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Bruno Michel "Blanche" Brut Champagne $34.99One of our best non-vintage Champagnes, this organically grown blend of half each Chardonnay and Meunier comes entirely from Bruno Michel's estate. It has been aged for six years on the lees and shows wonderful natural toasty quality as well as incredible vibrance! This was the big hit of our most recent staff Champagne tasting and we think you will love it too.

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We host regular weekly and Saturday wine tastings in each K&L location.

For the complete calendar, including lineups and additional details related to our events, visit our K&L Local Events on KLWines.com or follow us on Facebook.  

 

Free Spirits Tastings at K&L! Now that we have our license for spirits tastings in Redwood City and San Francisco, we’re excited to host regular free spirits tastings in those locations.  Check the Spirits Journal for an updated tasting schedule.

All tastings will feature different products from the Spirits Department and take place on Wednesdays in Redwood City and San Francisco. Visit our events page on Facebook or the K&L Spirits Journal for more information.

>>Upcoming Special Events, Dinners, and Tastings

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Entries in Champagne (74)

Friday
Jul262013

Champagne Friday: Special Coutelas Tastings with Angelique and Damien Coutelas at K&L

Angelique and Damien Coutelas of Champagne Amaury Coutelas.

By: Gary Westby | K&L Champagne Buyer

We will have some very special guests visiting K&L over the next couple weeks, Angelique and Damien Coutelas of Champagne Amaury Coutelas from Villers-Sous-Chatillon in the Western Valley of the Marne. We will be hosting tastings with them in all three K&L locations. Many of you are familiar with them from their excellent 2005 Amaury Coutelas Vintage Brut Champagne ($39.99) that we featured last year in the Champagne club. This young couple are making top class Champagne, and this is a rare opportunity to taste with and ask questions directly of the wine-maker owners of this great estate.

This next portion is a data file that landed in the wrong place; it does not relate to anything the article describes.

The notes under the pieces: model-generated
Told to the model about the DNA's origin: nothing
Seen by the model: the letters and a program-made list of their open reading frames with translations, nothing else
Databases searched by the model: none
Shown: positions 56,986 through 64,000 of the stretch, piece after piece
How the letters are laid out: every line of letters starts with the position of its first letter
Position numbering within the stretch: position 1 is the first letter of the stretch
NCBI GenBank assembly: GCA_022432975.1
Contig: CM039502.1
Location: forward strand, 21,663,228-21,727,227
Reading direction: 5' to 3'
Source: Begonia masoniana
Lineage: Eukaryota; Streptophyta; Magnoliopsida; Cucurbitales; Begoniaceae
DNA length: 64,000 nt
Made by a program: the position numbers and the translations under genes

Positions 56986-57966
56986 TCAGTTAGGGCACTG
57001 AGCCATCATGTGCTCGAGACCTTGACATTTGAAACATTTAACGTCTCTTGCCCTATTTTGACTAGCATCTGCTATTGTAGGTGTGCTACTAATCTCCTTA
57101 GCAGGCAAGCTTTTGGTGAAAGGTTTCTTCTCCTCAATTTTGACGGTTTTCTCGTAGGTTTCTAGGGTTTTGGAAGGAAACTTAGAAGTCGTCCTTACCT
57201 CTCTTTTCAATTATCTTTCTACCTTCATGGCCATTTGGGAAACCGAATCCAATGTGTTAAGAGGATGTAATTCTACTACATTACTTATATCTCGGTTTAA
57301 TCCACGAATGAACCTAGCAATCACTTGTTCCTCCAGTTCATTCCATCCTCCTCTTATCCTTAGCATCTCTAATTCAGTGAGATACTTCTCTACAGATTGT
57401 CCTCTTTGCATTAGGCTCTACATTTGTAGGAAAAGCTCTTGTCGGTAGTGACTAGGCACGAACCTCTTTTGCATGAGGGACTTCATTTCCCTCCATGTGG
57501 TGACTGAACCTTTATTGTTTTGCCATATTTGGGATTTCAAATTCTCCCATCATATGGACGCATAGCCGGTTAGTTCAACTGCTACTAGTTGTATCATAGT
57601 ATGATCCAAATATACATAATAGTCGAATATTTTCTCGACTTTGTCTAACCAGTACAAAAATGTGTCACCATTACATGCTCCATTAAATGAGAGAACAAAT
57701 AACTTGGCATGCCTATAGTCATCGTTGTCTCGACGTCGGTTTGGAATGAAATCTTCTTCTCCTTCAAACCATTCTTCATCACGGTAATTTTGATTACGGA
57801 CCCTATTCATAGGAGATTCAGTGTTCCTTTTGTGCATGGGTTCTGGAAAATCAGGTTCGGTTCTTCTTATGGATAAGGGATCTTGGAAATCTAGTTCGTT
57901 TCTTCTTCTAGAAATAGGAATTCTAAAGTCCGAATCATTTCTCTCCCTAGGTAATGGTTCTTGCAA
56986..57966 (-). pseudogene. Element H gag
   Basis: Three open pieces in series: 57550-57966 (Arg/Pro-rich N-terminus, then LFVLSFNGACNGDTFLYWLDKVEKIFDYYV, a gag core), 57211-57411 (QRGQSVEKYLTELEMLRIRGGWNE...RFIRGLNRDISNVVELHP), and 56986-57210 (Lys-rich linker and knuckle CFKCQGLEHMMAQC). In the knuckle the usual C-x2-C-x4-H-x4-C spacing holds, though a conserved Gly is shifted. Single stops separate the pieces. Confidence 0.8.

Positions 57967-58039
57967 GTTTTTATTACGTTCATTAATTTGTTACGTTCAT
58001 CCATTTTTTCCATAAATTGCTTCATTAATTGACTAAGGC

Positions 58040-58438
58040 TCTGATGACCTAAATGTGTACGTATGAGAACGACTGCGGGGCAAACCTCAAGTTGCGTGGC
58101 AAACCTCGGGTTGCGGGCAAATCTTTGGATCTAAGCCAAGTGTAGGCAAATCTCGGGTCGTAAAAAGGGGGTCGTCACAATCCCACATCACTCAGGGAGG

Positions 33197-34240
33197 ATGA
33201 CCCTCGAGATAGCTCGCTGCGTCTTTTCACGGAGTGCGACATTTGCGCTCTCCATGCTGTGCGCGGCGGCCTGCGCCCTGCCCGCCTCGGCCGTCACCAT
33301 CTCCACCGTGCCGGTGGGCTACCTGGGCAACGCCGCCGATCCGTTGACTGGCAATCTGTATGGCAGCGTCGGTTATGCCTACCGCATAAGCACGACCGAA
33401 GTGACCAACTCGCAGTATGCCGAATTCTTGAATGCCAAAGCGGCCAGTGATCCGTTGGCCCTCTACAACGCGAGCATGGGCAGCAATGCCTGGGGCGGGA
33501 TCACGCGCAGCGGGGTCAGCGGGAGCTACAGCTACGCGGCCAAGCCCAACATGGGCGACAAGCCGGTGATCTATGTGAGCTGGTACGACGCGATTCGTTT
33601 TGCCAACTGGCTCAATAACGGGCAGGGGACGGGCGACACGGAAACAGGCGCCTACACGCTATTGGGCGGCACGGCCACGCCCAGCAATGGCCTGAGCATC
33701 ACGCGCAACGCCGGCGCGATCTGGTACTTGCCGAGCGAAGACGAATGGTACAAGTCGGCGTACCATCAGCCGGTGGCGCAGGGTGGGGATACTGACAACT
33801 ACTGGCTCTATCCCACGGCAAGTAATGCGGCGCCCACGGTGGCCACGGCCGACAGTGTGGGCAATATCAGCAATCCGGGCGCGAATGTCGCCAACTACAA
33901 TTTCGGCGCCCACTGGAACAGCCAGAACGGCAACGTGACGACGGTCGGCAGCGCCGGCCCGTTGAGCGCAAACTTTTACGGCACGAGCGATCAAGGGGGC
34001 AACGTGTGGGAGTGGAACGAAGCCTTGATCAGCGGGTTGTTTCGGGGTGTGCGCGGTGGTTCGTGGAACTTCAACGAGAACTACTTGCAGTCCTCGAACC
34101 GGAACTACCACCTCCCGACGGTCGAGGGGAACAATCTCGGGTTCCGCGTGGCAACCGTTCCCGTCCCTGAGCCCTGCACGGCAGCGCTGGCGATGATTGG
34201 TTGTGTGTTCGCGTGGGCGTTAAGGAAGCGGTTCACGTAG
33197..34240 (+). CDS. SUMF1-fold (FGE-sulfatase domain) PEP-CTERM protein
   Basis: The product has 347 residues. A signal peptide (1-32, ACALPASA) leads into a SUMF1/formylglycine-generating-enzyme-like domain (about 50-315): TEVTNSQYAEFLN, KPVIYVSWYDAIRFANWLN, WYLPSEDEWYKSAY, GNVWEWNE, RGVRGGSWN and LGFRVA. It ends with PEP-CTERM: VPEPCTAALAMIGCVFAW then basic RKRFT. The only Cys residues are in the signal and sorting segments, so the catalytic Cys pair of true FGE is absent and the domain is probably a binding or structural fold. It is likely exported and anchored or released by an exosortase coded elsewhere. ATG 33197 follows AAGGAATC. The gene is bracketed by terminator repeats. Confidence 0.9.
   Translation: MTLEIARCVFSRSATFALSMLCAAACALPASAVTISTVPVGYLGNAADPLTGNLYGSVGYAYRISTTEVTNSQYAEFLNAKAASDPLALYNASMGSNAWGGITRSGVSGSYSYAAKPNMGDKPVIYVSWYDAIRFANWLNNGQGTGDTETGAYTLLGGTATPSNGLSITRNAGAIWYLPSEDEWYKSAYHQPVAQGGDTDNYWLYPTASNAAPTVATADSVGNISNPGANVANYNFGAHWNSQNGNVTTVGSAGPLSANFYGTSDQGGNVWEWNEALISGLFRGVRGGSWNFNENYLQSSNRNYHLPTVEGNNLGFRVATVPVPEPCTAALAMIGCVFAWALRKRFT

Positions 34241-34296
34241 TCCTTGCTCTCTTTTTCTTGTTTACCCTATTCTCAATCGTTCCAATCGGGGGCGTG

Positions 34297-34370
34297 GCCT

The Coutelas family has been growing grapes in Champagne since 1809, and making their own wines since the 1920’s. They own seventeen and one half acres, mostly in Villers, but they also have property in Ambonnay, Bouzy, Vitry la Francois and Troissy. All of their vineyard is farmed sustainably. These are Champagnes of power and depth, with plenty of dark fruit power and honest toast from long ageing. They use a lot of old oak, and also some new, custom made large foudres. If you have enjoyed the Champagne’s of Tarlant, this is a producer you will want to know!

They will pour the following wines:

2005 Amaury Coutelas Vintage Brut Champagne ($39.99) This half and half blend of Meunier and Pinot Noir come from estate vines that average over 70 years old- among the oldest I have ever heard of in Champagne. The wine is vinified in stainless steel and finished with only six grams per liter of dosage. It is a very full bodied wine, with super power in the middle, yet refreshing on the finish. This great new (but only new to the US!) producer is one to notice!

Amaury Coutelas "Cuvée Louis Victor" Brut Champagne ($39.99)

Amaury Coutelas "Cuvee 1809" Brut Champagne ($59.99) The Cuvee 1809 from Coutelas is  spectacular Champagne composed of 80% Chardonnay and 20% Pinot Noir from vines of over 40 years old. It is vinified in oak without malolactic fermentation and is aged for over eight years on the lees, on a cork, not a crown cap. It is very dry Champagne, with only six grams per liter of dosage. It has flavors of white truffles and intriguing earth- this is Champagne for connoisseurs. It has a very chalky, powerful, fresh finish. This is serious Champagne, and a great thing to try when you feel like you've had it all!